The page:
Stem Cell Discovery
Vol.3 No.2(2013), Article ID:30117,6 pages DOI:10.4236/scd.2013.32017

Distinct functions of Dnmt3a and Dnmt3b de novo DNA methyltransferases in ES cell proliferation and differentiation

Yoshie Umehara, Kazunori Hanaoka, Daisuke Watanabe*

Laboratory of Molecular Embryology, Department of Bioscience, Kitasato University School of Science, Sagamihara, Japan; *Corresponding Author:

Copyright © 2013 Yoshie Umehara et al. This is an open access article distributed under the Creative Commons Attribution License, which permits unrestricted use, distribution, and reproduction in any medium, provided the original work is properly cited.

Received 18 January 2013; revised 25 February 2013; accepted 25 March 2013

Keywords: DNA Methylation; Dnmt3a; Dnmt3b; Stem Cells; ES Cells; Differentiation; Ploliferation


Two de novo DNA methyltransferases, Dnmt3a and Dnmt3b, have been identified in humans and mice to contribute to the methylation of unmodified DNA. We recently showed a transition of de novo DNA methyltransferase expression from Dnmt3b to Dnmt3a during mouse embryogenesis and in tissue-specific stem cells, suggesting distinct functions of Dnmt3a and Dnmt3b during these processes. In this study, to characterize the functions of Dnmt3a and Dnmt3b in pluripotent stem cells, we exogenously transfected ES cells with Dnmt3a and Dnmt3b cDNAs linked to an internal ribosome entry site-green fluorescent protein gene, and then analyzed the effects of expression of these de novo DNA methyltransferases on ES cell growth and differentiation. ES cells expressing Dnmt3b showed specific downregulation of pluripotency marker genes such as Nanog and Oct 3/4. In addition, Dnmt3a-transfected ES cells showed a specific increase in mitotic index, while Dnmt3b-transfected ES cells showed a decrease in mitotic index. These results suggest that Dnmt3b has important physiological roles in the initial process of stem cell differentiation and that Dnmt3a has a function in stem cell proliferation.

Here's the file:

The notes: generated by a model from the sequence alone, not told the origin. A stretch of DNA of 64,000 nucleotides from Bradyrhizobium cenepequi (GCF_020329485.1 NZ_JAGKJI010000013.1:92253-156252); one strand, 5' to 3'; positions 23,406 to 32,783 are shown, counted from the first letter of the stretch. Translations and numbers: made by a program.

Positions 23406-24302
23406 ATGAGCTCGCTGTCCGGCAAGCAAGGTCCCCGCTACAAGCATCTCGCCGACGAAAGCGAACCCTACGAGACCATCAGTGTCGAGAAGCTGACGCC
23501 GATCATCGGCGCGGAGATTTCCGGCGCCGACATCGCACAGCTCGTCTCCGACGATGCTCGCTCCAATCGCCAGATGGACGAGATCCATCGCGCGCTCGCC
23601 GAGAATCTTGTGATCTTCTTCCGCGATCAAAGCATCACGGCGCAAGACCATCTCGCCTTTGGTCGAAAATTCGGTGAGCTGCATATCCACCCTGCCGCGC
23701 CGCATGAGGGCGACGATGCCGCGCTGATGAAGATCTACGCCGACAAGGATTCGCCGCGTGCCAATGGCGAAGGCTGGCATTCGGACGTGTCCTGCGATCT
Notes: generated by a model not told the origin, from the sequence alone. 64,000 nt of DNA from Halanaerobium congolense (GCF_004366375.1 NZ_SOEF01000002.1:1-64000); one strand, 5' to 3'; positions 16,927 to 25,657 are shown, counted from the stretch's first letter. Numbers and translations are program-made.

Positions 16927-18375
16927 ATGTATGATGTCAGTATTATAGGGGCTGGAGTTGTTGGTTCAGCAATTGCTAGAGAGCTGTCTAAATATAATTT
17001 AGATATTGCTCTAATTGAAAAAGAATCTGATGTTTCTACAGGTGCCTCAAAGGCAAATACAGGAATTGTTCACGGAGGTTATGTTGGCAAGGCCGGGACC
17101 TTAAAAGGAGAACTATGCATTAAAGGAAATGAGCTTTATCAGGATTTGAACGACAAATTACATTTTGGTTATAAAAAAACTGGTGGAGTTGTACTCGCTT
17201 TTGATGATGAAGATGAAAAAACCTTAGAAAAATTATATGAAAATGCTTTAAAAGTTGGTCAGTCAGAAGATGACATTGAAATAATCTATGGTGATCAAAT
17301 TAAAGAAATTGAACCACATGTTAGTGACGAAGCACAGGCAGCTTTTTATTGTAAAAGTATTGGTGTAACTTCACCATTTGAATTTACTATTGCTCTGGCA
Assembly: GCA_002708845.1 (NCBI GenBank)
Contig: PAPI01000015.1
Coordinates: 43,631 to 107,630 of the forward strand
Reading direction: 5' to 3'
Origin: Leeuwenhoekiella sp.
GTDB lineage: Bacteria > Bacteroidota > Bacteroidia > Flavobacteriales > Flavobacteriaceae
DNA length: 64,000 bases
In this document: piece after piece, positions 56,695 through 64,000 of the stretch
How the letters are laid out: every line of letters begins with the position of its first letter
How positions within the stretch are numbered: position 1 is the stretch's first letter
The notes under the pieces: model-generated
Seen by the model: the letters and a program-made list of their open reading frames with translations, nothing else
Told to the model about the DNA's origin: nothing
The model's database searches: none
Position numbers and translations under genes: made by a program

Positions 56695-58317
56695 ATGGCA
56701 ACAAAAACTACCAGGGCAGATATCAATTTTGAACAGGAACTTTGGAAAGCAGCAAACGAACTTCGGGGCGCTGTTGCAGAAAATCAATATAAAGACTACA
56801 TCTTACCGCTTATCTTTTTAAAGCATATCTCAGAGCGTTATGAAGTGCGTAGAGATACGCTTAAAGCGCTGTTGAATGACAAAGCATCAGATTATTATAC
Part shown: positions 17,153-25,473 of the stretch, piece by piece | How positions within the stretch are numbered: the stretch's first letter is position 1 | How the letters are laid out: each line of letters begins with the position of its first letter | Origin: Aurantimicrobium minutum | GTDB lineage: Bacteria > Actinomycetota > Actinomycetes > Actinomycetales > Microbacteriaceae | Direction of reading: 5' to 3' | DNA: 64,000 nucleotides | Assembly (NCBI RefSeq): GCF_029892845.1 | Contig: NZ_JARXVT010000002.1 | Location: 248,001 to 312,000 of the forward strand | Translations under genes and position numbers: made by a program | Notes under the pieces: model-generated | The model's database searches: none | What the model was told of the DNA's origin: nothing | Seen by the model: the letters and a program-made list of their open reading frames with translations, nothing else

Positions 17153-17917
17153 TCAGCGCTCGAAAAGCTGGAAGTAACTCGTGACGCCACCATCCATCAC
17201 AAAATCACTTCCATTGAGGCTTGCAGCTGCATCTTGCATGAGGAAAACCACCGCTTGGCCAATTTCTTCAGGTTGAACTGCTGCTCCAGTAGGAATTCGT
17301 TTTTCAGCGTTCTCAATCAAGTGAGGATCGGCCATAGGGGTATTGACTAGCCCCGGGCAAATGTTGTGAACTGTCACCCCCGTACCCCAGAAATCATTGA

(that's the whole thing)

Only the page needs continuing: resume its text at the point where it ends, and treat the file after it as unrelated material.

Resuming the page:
DNA methylation is an epigenetic modification that plays crucial roles in multiple biological processes, such as transcriptional repression of genes, genomic imprinting, X chromosome inactivation, and transposon silencing [1-3]. In addition, aberrant DNA methylation patterns have been reported in many tumor and diseases in humans [4]. In the mammalian genome, cytosine residues of CpG dinucleotide sequences are modified postreplication by DNA methylation; about 70% - 80% of CpG dinucleotides are methylated [5]. During mammalian development, the levels of methylation of genomic DNA undergo dynamic changes. De novo DNA methylation starts after implantation, following genome-wide demethylation after fertilization [6]. Three active DNA methyltransferases, Dnmt1, Dnmt3a and Dnmt3b, have been identified in humans and mice [7-10]. Dnmt1 preferentially acts on hemimethylated CpG dinucleotides and is necessary for the maintenance of specific methylation patterns during DNA replication, while Dnmt3a and Dnmt3b contribute to the methylation of unmodified DNA. These enzymes are essential for normal mouse development. Inactivation of Dnmt1 in mice leads to global genome DNA demethylation and embryonic lethality [11]. Dnmt3a null mice die 4 weeks after birth, while Dnmt3b null mice die in the post-gestation stage as a result of multiple developmental defects, including growth impairment and rostral neural tube defects [12]. Furthermore, conditional knockout of Dnmt3a in germ cells resulted in a lack of methylation at imprinted loci, impaired spermatogenesis and embryonic death of offspring from Dnmt3a conditional mutant females. However, disruption of Dnmt3b in germ cells did not result in any apparent phenotype [13].